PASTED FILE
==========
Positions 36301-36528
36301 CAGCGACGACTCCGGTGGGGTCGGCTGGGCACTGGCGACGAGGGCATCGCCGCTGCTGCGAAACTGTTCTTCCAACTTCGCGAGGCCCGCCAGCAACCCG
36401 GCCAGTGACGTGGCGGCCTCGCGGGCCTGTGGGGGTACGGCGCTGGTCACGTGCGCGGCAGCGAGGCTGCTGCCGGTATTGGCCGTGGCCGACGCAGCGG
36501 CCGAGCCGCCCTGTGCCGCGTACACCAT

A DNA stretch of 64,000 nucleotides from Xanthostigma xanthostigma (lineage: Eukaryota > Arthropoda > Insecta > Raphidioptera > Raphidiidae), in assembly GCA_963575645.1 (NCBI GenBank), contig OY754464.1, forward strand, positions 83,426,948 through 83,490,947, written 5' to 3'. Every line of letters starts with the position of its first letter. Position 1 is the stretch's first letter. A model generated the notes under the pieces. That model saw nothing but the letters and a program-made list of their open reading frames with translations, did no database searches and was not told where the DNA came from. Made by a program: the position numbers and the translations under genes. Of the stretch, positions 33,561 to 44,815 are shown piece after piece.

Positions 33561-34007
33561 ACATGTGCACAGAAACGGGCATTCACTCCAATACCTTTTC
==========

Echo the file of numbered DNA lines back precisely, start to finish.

Positions 36301-36528
36301 CAGCGACGACTCCGGTGGGGTCGGCTGGGCACTGGCGACGAGGGCATCGCCGCTGCTGCGAAACTGTTCTTCCAACTTCGCGAGGCCCGCCAGCAACCCG
36401 GCCAGTGACGTGGCGGCCTCGCGGGCCTGTGGGGGTACGGCGCTGGTCACGTGCGCGGCAGCGAGGCTGCTGCCGGTATTGGCCGTGGCCGACGCAGCGG
36501 CCGAGCCGCCCTGTGCCGCGTACACCAT

A DNA stretch of 64,000 nucleotides from Xanthostigma xanthostigma (lineage: Eukaryota > Arthropoda > Insecta > Raphidioptera > Raphidiidae), in assembly GCA_963575645.1 (NCBI GenBank), contig OY754464.1, forward strand, positions 83,426,948 through 83,490,947, written 5' to 3'. Every line of letters starts with the position of its first letter. Position 1 is the stretch's first letter. A model generated the notes under the pieces. That model saw nothing but the letters and a program-made list of their open reading frames with translations, did no database searches and was not told where the DNA came from. Made by a program: the position numbers and the translations under genes. Of the stretch, positions 33,561 to 44,815 are shown piece after piece.

Positions 33561-34007
33561 ACATGTGCACAGAAACGGGCATTCACTCCAATACCTTTTC